If we need to add more languages, we can do so like this (adding German for example):
NOTE: According to Microsoft that 'Language count, custom disclaimer count and sender count must be equal.'
Set-QuarantinePolicy -Identity 'DefaultGlobalTag' -OrganizationBrandingEnabled $True -MultiLanguageCustomDisclaimer 'Before releasing an email from Quarantine, be sure to verify the sender is authentic.','Bevor Sie eine E-Mail aus der Quarantäne freigeben, vergewissern Sie sich, dass der Absender authentisch ist.' -MultiLanguageSetting Default,German -MultiLanguageSenderName 'Office 365 Quarantine','Office 365 Quarantäne' -WhatIf
Keep in mind that with the OrganizationBrandingEnabled property, when this is configured for $True, then the logo that is configured in the Microsoft 365 Admin Center, will be used for any custom end use notification emails. Now that we have custom Quarantine Policies and Global Quarantine Settings configured, we can apply these to end users in our AntiSpam Policies.
Stage two of applying Quarantine Policies to end users is to modify or create new AntiSpam Policies with which to add the Quarantine settings, too. In PowerShell, we have these four cmdlets that we can use to manage the AntiSpam Policies:
Prior to this upgrade, AntiSpam Policies had few settings that could be modified in relation to an end user's Quarantine like quarantine retention, end user notifications and that was really it. Now we can create Quarantine Policies and apply them to different message types within the end users Quarantine. For these Quarantine Policies to be effective, we need to change settings on an Anti-Spam Policy.
NOTE: Some confusion may be introduced here as we are applying Quarantine Policies to properties on the AntiSpam Policies called 'QuarantineTag'. The confusion comes from a change in nomenclature that Microsoft put in place where there were Quarantine Policies and Tags.
Get-HostedContentFilterPolicy 'Default' | fl *tag
This cmdlet produces these results:
In a Greenfield environment, there are two more Microsoft Provided AntiSpam Policies, a Standard and Strict Policy, as shown below:
The Standard Preset Security Policy has these Quarantine Policy settings:
While the Strict Preset Security Policy contains these Quarantine Policy settings:
One commonality between these two policies is that the HighConfidencePhishQuarantineTag is set to AdminOnlyAccessPolicy and the HighConfidenceSpamQuarantineTag, PhishQuarantineTag, and BulkQuarantineTag all set to NotificationsEnabledPolicy.
In our previous example, we created two new Quarantine Policies for a tenant. Now we can use these and some existing Quarantine Policies and apply them to either an existing AntiSpam Policy or a new AntiSpam Policy. With the Users Quarantine Policy, we will apply this new one to the default AntiSpam Policy and for the IT Quarantine Policy, we will create a new AntiSpam Policy to isolate it to the IT Department. First, what is the default AntiSpam Policy?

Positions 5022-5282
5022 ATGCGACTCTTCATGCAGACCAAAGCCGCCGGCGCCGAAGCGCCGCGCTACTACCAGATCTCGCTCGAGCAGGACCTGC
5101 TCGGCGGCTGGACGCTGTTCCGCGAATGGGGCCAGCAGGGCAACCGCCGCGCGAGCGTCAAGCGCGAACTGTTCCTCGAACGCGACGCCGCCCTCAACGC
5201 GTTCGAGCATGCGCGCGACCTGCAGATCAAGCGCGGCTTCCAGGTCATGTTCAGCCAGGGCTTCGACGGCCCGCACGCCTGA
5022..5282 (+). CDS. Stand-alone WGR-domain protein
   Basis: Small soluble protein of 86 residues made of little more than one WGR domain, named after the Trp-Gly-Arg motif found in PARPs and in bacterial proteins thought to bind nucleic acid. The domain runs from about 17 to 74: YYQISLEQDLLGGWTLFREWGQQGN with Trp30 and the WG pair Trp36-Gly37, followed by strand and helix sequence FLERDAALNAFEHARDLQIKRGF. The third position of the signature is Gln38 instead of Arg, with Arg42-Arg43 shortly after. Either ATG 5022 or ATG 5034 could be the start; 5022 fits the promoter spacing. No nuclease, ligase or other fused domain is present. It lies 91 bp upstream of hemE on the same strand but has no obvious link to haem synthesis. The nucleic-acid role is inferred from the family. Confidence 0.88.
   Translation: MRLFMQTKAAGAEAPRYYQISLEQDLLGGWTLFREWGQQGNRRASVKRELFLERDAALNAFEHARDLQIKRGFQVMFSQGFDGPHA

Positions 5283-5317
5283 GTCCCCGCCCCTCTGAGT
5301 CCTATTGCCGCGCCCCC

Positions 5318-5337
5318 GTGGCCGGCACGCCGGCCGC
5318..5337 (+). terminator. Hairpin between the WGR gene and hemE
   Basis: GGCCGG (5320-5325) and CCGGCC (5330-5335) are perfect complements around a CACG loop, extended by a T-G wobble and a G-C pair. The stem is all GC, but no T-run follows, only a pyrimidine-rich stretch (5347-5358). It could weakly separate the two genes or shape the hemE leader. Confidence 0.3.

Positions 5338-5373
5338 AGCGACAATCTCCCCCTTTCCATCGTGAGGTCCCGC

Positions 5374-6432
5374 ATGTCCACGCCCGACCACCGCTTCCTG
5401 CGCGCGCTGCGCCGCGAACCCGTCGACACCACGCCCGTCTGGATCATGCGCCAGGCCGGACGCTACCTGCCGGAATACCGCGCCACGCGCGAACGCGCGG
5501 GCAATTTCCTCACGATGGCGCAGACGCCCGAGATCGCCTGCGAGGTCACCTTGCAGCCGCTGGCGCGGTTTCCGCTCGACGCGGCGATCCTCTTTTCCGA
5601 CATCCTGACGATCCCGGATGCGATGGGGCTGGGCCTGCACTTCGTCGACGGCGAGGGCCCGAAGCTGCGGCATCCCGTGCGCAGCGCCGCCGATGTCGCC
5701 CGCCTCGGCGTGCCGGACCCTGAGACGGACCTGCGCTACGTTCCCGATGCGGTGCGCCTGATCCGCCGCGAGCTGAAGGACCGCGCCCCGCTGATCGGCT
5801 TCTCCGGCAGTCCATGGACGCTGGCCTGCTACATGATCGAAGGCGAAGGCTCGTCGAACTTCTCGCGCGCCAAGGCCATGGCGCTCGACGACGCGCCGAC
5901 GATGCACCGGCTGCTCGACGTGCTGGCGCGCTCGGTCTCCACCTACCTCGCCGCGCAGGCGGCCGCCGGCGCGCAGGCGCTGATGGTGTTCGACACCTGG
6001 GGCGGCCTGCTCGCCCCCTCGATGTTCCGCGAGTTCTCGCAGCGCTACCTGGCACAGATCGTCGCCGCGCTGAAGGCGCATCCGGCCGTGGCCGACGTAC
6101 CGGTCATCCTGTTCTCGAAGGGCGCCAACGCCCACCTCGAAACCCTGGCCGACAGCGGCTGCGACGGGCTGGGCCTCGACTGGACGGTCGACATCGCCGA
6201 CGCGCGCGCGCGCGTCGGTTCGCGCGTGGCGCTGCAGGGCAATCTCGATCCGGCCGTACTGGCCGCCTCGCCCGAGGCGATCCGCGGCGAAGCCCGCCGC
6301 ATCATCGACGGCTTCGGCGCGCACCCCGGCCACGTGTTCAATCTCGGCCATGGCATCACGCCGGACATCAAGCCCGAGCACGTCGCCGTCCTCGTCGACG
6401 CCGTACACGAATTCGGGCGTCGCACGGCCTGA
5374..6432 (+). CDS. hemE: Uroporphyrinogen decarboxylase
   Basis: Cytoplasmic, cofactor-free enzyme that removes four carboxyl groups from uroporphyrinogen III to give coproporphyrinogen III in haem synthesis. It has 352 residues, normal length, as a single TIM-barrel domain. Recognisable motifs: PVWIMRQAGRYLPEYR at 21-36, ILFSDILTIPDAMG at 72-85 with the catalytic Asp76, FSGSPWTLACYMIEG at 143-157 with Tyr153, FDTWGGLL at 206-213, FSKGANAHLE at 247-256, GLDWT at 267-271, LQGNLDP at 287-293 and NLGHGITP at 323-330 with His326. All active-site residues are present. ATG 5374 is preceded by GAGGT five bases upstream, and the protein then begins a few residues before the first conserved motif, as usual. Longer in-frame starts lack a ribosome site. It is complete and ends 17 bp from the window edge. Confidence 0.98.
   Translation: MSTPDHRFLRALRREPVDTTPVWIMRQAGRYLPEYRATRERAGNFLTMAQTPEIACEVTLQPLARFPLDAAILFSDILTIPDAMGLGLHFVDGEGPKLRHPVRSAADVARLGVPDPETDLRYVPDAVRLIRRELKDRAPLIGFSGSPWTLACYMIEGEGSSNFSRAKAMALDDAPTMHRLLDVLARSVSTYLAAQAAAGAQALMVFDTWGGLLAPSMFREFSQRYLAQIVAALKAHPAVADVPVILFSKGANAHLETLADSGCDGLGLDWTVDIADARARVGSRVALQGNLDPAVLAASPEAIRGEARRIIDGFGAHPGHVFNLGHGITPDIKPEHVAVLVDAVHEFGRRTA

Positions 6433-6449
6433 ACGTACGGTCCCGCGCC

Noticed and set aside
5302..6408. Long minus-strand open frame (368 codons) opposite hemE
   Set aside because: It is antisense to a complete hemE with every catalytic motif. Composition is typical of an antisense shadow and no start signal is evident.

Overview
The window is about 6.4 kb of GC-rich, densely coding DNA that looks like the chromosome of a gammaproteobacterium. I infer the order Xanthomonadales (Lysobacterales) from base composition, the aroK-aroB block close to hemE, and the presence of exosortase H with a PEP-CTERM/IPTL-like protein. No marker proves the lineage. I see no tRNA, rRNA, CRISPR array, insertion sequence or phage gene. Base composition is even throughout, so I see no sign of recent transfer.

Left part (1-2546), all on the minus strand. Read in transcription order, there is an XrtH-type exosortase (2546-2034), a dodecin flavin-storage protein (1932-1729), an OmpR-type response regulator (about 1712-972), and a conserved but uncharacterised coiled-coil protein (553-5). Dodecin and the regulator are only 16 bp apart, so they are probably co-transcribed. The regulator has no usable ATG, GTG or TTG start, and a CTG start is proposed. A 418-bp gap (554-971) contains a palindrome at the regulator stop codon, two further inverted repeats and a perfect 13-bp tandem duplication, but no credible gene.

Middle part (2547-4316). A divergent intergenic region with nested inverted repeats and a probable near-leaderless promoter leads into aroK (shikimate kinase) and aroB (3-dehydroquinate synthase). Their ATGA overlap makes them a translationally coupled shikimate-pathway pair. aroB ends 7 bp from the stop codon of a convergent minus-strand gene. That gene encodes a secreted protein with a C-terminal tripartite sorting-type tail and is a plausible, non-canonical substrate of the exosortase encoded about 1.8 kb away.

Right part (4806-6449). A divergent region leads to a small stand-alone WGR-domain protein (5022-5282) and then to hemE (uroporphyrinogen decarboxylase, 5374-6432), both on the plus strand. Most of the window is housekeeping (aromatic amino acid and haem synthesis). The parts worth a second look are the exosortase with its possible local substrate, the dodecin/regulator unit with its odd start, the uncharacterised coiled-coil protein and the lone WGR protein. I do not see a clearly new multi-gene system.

We also know that there are five places where we can set the appropriate Quarantine Policy. First, we create the Corporate AntiSpam Policy, using the Corporate Quarantine Policy for most tags:
New-HostedContentFilterPolicy -Name 'Corporate AntiSpam Policy' -SpamQuarantineTag 'Corporate Quarantine Policy' -HighConfidenceSpamQuarantineTag 'Corporate Quarantine Policy' -PhishQuarantineTag 'Corporate Quarantine Policy' -HighConfidencePhishQuarantineTag 'AdminOnlyAccessPolicy' -BulkQuarantineTag 'Corporate Quarantine Policy' -HighConfidenceSpamAction Quarantine -BulkSpamAction Quarantine -HighConfidencePhishAction Quarantine -PhishSpamAction Quarantine -SpamAction Quarantine
NOTE: All 'Actions' were set to Quarantine as well, otherwise applying a Quarantine Policy would not work.
Next, we create a new custom IT AntiSpam Policy:
New-HostedContentFilterPolicy -Name 'IT AntiSpam Policy' -SpamQuarantineTag 'IT Quarantine Policy' -HighConfidenceSpamQuarantineTag 'IT Quarantine Policy' -PhishQuarantineTag 'IT Quarantine Policy' -HighConfidencePhishQuarantineTag 'IT Quarantine Policy' -BulkQuarantineTag 'IT Quarantine Policy' -HighConfidenceSpamAction Quarantine -BulkSpamAction Quarantine -HighConfidencePhishAction Quarantine -PhishSpamAction Quarantine -SpamAction Quarantine
In order for this Policy to apply to only the IT Department, we need to create a Hosted Content Filter Rule that references this Policy:
New-HostedContentFilterRule -Name "IT AntiSpam Rule" -HostedContentFilterPolicy "IT AntiSpam Policy" -SentToMemberOf firstname.lastname@example.org
Now we have a working Quarantine Policy and AntiSpam Policy for the IT Department and all users in the Organization.
While all options appear to be available when configuring the AntiSpam Policy, there are changes that are occurring that will limit what is configurable:
When working with the new Quarantine Policies, an organization should try to keep it simple. There are many options for the Quarantine Policies and potential scenarios for what types of emails to apply a Quarantine Policy to. As such, it is best to come up with a Policy to Scenario mapping for each group of users (if Policies are broken down to groups of users). Assign the least number of permissions to most users so that they will be able to view messages in their Quarantine and at least be able to ask for an email to be released. Some more advanced users can be assigned greater permissions and the IT department should be able to assign itself most if not all permissions. Once these are in place, make sure to create or configure the appropriate AntiSpam Policy, which is scope to the user base that the Quarantine Policy was designed for. Lastly, make sure to make proper documentation of this in case Help Desk receives questions from the end users.
- ScriptRunner ActionPacks for Exchange
- Microsoft’s PowerShell Gallery: Exchange Online – EXO V2 – packages for download
- Microsoft Docs: Quarantine Policy Permissions
- Try out ScriptRunner yourself, schedule a demo with us!
About the author:
Damian Scoles is an eight-time Microsoft MVP specializing in Exchange, Office 365 and PowerShell. He is currently based in the Chicago area and started out managing Exchange 5.5 and Windows NT. He has been working with Office 365 since BPOS and has experience with Azure AD, Security and Compliance Admin Centers, and Exchange Online. His community outreach includes contributing to TechNet forums, creating PowerShell scripts that can be found in the TechNet Gallery, writing in-depth PowerShell / Office365 / Exchange blog articles, tweets, and creating PowerShell videos on YouTube. He has written five PowerShell books and is also actively working on the book "Microsoft 365 Security for IT Pros".